Four short years ago, Alesis revolutionized the concept of the home recording studio by introducing its 8-Track Digital Multitrack Recorder, the ADAT. That introduction changed the way musicians thought about recording music, and its influence was felt way beyond the home and project studio owner - pro studios began adding this phenomenal machine to their existing collection of analog recorders. And now, in 1995, there are better than 70,000 ADATs in use in studios around the world.

Of course, Alesis kept upgrading the original ADAT design by improving the operating software, as well as releasing their Big Remote Control (BRC). But many wondered, now that the digital multitrack wars have really heated up, what was the company going to do to top the introduction of the original ADAT.

At the recent AES Show held in New York City this past October, Alesis presented the world with its newest generation multitrack, the ADAT XT. Carrying a suggested list price of just $3499, the XT offers a number of major improvements. The most noticeable at first glance is the XT's professional-looking, custom-designed, brushed aluminum chassis - a significant cosmetic advance over the original machine.

But since beauty is, as they say, only skin deep, the engineering team at Alesis decided to add something ADAT owners had long hoped for: The XT's transport mechanism is now significantly faster than its predecessor. Its advanced transport software continuously monitors autolocation performance, and the head constantly reads ADAT's built-in sample-accurate time code, even in fast wind mode. The result is faster search and lock times so your creativity doesn't get put on hold while you wait for your tape to rewind or fast-forward. Yet despite the speed increases, ADAT XT's intelligent transport handles your tapes with care via new Dynamic Braking software controls.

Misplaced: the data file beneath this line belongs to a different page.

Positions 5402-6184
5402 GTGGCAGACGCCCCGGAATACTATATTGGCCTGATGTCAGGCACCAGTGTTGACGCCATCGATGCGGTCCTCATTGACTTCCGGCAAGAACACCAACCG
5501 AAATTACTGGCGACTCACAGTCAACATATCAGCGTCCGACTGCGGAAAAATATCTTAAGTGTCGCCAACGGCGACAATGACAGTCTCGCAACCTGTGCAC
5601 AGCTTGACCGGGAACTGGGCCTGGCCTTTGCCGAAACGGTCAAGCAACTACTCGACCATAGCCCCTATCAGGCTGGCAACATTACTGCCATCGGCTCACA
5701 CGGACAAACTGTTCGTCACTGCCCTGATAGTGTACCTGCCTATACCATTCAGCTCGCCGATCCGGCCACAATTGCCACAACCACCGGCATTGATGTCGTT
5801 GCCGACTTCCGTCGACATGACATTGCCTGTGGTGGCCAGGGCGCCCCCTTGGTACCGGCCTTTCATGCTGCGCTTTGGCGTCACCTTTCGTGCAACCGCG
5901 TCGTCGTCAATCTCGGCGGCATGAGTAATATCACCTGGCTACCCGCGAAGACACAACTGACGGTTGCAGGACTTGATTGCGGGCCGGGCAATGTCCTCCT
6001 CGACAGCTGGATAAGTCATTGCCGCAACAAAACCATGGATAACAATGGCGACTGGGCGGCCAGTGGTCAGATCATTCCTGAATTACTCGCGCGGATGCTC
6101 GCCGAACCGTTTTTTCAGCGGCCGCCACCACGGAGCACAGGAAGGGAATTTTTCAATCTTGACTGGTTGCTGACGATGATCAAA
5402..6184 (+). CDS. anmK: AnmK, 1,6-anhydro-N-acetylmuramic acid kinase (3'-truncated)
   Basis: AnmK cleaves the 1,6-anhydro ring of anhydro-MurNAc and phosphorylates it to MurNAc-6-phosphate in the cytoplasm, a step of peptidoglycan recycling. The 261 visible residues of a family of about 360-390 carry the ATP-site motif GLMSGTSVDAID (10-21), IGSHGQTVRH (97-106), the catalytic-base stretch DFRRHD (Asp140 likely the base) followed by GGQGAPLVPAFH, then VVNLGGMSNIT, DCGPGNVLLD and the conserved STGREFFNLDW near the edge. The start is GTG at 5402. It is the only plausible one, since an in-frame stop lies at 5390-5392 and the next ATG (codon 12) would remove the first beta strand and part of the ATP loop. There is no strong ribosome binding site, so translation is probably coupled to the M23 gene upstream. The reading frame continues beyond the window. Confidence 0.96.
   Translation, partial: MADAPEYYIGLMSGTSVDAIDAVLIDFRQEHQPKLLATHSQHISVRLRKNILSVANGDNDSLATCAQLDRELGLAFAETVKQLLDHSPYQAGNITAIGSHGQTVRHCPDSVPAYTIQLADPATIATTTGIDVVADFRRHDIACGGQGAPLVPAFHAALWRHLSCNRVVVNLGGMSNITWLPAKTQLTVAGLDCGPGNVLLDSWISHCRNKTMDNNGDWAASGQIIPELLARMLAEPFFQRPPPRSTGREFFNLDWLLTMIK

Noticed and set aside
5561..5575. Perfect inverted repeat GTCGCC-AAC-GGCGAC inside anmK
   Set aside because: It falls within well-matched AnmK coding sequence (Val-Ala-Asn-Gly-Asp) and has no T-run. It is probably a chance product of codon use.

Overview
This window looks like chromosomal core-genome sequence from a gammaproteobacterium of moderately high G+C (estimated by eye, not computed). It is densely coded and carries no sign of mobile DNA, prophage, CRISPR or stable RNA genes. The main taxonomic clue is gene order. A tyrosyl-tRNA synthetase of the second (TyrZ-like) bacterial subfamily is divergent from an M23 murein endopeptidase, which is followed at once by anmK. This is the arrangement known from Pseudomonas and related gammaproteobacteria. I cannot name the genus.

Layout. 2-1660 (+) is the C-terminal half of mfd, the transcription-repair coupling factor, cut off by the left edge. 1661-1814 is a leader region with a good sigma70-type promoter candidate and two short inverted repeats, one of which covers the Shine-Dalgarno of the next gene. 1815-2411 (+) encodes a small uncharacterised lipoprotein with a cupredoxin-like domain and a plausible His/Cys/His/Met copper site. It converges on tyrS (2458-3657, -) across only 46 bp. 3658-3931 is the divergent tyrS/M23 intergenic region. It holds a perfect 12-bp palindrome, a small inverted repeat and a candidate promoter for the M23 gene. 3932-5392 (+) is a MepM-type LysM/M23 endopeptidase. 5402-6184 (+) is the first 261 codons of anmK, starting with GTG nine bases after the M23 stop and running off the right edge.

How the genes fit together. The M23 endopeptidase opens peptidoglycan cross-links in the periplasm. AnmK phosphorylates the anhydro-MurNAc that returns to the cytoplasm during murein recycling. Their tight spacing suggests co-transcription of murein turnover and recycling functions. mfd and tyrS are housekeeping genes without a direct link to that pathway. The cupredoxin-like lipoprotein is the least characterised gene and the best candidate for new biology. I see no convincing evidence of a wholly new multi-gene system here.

Also new are the XT's advanced editing features which can be accessed directly from the front panel, so you can make flawless copy/paste edits between machines or even within a single unit. The new Track Copy feature allows you to make a digital clone of any track (or group of tracks) and copy it to any other track (or tracks) on the same recorder. This feature lets you assemble composite tracks for digital editing: Record six "takes" of a guitar solo on separate tracks, then choose the best sections from each track and use Track Copy to digitally build a single new track from the selected sections. There's also an on-board 10 point autolocator system with auto-play, auto return and auto-record subsystems. Auto record is so accurate that it lets you automate punch-ins/punch-outs that are accurate to 1/1000th of a second - a heck of a lot faster than you or I could do it manually. A Rehearse mode lets you enter and exit record modes without actually laying down tracks to tape.

Even the XT's display has been improved. The new unit ships with a beautiful vacuum fluorescent display that lets you monitor your record/playback levels (with three modes of peak display), set selectable absolute and relative tape counter time, and view complete status information on the unit's many sophisticated functions.

Of course, Alesis didn't forget all of the musicians and engineers that already own an ADAT, so they thoughtfully included both the ADAT Multichannel Optical Digital Interface, as well as the ADAT Synchronization Interface, which means you can easily link the ADAT XT up to any existing ADATs, as well as the Fostex RD-8 and any other ADAT-compatible units that might be released.

How about specs? Well, the original ADAT was pretty awesome, but believe it or not, the XT is able to improve upon those features with user-selectable 44.1 and 48 kHz sampling rates, an 18-bit digital-to-analog converter (per channel), a 20-bit analog-to-digital converter (per channel), plus a +4dBu ELCO I/O, as well as unbalanced -10dBV I/Os via RCA connectors.

Of course, one of the many other benefits of owning an ADAT is the fact that it records to easy-to-find, inexpensive S-VHS video tapes, a real money-saver. Record your tracks, mix down, then store your finished masters for archival purposes. You can even supercharge your ADAT system by adding a BRC (Big Remote Control) for commanding up to 128 tracks and 460 nameable locate points from a single location, as well as full SMPTE and MIDI sync, plus extensive digital editing power.

Is the ADAT XT the machine for you? Considering the fact that there are now so many excellent digital multitracks available, how do you make a choice between all of them? Easy, just call your Sweetwater sales engineer. He or she will be more than happy to go through all the available machines, compare them to each other, then match one to your particular needs. Chances are good you'll be choosing an ADAT. So pick up the phone and call now for more information, availability and your special pricing on the ADAT XT.